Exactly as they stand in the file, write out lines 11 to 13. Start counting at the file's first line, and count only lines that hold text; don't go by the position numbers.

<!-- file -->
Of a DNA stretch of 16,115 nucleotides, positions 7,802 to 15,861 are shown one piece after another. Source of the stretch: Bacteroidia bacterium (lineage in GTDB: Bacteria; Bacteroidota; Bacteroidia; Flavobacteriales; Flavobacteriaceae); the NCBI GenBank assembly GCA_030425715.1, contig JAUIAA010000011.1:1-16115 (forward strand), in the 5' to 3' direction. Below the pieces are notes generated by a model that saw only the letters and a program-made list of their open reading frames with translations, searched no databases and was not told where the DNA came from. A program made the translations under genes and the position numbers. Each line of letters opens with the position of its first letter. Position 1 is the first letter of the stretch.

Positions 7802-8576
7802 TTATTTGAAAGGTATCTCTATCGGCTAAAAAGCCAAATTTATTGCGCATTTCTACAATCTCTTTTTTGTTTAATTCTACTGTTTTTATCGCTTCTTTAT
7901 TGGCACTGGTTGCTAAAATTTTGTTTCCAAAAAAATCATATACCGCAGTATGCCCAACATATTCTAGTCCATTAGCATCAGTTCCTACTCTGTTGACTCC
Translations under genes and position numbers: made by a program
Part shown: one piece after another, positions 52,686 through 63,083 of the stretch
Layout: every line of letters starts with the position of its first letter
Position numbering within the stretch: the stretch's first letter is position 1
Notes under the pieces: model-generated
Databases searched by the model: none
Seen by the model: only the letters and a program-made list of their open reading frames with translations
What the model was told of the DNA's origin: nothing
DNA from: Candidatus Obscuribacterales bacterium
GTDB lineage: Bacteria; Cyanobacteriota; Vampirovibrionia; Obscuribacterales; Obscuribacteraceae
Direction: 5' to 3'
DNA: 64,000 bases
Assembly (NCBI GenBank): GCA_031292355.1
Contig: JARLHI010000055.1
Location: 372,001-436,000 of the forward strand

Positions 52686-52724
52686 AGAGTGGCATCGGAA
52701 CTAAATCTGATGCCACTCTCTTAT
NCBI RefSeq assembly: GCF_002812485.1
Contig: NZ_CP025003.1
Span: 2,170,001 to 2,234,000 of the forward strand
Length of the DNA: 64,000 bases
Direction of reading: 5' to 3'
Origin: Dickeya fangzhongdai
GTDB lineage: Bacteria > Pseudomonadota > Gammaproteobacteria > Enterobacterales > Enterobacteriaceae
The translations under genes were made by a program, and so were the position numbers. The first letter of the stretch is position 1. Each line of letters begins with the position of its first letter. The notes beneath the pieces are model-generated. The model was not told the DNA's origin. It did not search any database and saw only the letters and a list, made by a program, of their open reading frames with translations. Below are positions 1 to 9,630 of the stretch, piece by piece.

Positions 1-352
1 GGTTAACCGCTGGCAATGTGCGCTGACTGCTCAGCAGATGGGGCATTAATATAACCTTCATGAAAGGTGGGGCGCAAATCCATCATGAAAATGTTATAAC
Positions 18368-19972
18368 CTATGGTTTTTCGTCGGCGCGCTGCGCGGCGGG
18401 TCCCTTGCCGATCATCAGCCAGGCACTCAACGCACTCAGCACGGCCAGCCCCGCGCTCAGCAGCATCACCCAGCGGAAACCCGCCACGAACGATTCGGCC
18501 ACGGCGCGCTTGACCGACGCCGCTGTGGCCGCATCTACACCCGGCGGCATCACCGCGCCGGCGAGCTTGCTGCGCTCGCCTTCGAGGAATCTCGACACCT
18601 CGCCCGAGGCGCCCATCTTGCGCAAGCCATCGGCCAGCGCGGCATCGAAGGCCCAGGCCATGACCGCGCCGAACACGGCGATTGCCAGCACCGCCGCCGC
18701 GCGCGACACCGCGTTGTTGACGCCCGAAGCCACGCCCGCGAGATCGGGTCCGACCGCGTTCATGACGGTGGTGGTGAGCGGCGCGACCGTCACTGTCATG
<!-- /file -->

Seen by the model: only the letters and a program-made list of their open reading frames with translations
What the model was told of the DNA's origin: nothing
DNA from: Candidatus Obscuribacterales bacterium